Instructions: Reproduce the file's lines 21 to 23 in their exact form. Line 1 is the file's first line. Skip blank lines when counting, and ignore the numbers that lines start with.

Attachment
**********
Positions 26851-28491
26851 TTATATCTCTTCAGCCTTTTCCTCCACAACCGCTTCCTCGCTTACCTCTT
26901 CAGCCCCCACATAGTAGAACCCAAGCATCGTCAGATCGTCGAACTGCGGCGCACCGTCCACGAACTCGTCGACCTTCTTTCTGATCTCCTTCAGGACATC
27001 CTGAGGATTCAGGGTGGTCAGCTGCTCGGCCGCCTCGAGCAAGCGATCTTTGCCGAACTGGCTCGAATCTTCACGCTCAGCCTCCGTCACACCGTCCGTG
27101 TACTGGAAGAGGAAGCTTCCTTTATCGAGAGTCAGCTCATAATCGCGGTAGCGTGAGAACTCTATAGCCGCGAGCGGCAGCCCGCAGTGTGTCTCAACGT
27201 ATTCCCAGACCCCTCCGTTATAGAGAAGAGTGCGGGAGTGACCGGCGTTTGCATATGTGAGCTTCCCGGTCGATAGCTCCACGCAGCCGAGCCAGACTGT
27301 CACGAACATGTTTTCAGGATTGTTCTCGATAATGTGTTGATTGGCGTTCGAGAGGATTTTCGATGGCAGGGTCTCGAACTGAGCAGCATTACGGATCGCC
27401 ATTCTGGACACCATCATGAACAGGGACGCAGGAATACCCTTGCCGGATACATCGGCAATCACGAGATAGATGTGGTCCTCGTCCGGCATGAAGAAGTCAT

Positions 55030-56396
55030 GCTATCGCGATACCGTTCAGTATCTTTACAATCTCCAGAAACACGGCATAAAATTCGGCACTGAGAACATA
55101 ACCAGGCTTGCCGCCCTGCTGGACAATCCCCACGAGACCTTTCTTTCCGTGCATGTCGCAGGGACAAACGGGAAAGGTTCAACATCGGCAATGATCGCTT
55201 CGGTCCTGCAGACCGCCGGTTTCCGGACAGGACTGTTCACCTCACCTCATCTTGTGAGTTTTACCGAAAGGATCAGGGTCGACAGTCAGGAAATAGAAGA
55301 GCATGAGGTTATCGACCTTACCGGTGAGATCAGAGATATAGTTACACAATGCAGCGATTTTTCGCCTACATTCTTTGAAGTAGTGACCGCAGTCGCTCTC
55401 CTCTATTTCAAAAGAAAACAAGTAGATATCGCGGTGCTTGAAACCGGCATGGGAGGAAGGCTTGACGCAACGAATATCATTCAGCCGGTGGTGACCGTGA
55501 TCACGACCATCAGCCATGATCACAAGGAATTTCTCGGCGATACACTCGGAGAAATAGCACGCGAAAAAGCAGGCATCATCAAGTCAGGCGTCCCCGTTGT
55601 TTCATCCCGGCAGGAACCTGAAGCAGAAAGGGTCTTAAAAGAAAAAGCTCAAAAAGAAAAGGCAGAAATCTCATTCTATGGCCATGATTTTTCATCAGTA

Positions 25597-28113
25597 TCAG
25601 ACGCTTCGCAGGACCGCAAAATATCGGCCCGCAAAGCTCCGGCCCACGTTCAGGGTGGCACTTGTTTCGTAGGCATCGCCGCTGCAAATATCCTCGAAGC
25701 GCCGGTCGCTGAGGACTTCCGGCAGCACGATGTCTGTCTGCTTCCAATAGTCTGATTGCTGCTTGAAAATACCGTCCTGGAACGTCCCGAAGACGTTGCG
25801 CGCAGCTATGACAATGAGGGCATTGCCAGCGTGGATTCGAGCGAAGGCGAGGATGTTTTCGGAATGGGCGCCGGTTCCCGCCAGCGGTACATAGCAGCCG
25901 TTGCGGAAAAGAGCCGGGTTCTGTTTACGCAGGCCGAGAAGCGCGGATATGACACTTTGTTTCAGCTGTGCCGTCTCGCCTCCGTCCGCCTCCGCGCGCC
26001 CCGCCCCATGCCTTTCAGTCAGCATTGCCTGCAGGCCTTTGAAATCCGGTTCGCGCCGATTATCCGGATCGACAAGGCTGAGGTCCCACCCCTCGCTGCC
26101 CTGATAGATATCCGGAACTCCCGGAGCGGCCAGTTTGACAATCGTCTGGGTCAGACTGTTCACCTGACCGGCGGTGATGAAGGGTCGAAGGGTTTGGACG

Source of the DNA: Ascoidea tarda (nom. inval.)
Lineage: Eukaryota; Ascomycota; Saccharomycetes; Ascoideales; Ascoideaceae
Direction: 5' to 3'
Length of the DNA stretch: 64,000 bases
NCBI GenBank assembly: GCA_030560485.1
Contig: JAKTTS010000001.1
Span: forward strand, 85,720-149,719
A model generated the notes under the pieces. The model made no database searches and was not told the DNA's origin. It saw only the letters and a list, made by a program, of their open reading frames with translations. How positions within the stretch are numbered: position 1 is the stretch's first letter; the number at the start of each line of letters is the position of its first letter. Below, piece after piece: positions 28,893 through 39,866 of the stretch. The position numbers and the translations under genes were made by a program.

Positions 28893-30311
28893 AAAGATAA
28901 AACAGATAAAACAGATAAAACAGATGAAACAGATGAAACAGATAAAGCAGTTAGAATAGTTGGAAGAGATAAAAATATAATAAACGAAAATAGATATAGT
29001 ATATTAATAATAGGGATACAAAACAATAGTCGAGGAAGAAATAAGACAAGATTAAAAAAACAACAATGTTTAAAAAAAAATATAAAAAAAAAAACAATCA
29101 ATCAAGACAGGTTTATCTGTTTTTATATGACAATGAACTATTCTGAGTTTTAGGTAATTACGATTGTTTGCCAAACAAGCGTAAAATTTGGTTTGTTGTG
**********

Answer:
25801 CGCAGCTATGACAATGAGGGCATTGCCAGCGTGGATTCGAGCGAAGGCGAGGATGTTTTCGGAATGGGCGCCGGTTCCCGCCAGCGGTACATAGCAGCCG
25901 TTGCGGAAAAGAGCCGGGTTCTGTTTACGCAGGCCGAGAAGCGCGGATATGACACTTTGTTTCAGCTGTGCCGTCTCGCCTCCGTCCGCCTCCGCGCGCC
26001 CCGCCCCATGCCTTTCAGTCAGCATTGCCTGCAGGCCTTTGAAATCCGGTTCGCGCCGATTATCCGGATCGACAAGGCTGAGGTCCCACCCCTCGCTGCC